T-Online – Germany’s largest web portal – is shutting down two of its properties at the end of the year. Both T-Community, a kind of social network with blogs, photo and video sharing, homepages and the like, and WIR Groups, a service to build your own community, prominently display a final countdown on their homepages, thank their users for stopping by, tell them to back up their data and ask them to join other services from T-Online, maybe they keep these going longer.
This was not the first experiment with user-driven / social elements of T-Online which failed and just was dumped. In 2005 they also tried to host blogs of their users in cooperation with Sixapart and discontinued the service after only a few month in December erasing lot of energy invested by trustful users. In 2006 they started T-Community as more promising undertake.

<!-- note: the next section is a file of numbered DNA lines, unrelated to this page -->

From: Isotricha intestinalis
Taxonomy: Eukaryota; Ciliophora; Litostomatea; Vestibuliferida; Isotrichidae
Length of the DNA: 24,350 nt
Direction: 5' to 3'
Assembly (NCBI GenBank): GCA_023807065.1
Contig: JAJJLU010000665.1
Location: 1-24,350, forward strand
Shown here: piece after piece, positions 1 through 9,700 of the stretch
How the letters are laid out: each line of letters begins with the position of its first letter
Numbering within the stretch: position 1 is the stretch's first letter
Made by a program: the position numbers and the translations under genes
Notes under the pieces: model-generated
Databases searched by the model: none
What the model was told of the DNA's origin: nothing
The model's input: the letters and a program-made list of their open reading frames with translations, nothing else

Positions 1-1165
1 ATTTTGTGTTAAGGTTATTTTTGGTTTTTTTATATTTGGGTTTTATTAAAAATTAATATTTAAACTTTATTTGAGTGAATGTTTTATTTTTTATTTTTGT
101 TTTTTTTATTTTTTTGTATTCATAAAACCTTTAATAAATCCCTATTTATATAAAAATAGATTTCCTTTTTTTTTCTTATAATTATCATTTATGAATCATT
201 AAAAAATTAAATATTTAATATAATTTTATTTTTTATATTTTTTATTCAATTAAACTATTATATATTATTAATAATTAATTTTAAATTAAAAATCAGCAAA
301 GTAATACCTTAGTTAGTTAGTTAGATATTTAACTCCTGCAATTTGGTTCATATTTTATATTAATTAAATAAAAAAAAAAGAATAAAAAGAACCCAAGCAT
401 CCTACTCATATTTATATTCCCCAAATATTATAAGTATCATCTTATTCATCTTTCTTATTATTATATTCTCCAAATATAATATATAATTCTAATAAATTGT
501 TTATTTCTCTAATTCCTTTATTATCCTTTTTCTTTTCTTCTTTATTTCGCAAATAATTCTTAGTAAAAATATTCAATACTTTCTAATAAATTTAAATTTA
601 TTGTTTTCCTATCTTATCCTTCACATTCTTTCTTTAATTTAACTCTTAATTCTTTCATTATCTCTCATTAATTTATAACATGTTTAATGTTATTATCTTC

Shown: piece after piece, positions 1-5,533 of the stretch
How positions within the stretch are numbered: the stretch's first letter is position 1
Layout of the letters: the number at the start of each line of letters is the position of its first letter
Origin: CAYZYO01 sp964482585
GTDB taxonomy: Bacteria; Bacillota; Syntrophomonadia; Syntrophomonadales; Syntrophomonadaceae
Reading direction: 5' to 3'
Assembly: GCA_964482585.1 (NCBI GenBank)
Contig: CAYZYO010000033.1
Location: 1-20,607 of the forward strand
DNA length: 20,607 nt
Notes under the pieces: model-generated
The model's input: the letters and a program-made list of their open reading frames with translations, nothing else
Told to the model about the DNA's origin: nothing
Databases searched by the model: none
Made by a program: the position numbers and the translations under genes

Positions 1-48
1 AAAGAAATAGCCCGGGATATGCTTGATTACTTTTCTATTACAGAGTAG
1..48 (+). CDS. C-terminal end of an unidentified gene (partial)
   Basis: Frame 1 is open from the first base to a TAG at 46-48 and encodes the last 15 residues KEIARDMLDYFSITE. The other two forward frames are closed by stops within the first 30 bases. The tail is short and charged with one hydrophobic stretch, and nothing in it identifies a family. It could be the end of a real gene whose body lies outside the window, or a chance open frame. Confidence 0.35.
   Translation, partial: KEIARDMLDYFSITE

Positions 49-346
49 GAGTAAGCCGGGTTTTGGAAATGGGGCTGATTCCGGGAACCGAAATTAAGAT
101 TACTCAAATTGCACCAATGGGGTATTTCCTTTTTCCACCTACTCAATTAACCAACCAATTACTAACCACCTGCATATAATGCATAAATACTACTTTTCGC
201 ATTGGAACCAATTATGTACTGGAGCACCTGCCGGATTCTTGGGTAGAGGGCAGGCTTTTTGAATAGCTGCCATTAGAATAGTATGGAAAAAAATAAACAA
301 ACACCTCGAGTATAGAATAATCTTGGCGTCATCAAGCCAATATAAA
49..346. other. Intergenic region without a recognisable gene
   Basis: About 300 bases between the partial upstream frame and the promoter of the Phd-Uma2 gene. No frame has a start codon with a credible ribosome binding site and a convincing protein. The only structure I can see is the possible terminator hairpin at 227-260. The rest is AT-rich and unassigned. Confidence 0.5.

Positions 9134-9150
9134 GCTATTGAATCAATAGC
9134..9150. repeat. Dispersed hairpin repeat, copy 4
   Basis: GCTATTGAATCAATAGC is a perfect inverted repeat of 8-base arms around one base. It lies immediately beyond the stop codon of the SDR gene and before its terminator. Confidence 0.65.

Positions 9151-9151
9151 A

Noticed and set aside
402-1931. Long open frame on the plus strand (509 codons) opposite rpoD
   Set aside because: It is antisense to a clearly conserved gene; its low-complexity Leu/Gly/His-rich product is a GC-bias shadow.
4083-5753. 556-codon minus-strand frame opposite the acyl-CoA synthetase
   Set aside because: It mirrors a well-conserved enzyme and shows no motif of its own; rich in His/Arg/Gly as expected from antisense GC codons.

To their credit they are at least trying, see also the launch of their Beta Portal which has set out to become the startgate 2.0 for their customers featuring new services.
T-Online is not the only major traffic player who has a hard time translating clicks of their portal into passionate members of their communities. Web.de, another huge portal which belongs to United Internet, has launched social network unddu.de earlier this year with big expectations but the site never gained any traction and they just acquired ShortView as a second shot in the social networking space. But the fundamental problem of established portals is in their thinking. They don’t want to rock and create value for their users, they just want to expand and harvest user generated page impressions and make any value flow back to them (see the complete works of Umair Haque for a critique on this kind of disposition and T-Online Vs. Facebook for a more specific analysis.)
(This article originally was written for blognation Germany. Since blognation is gone I have reposted it here)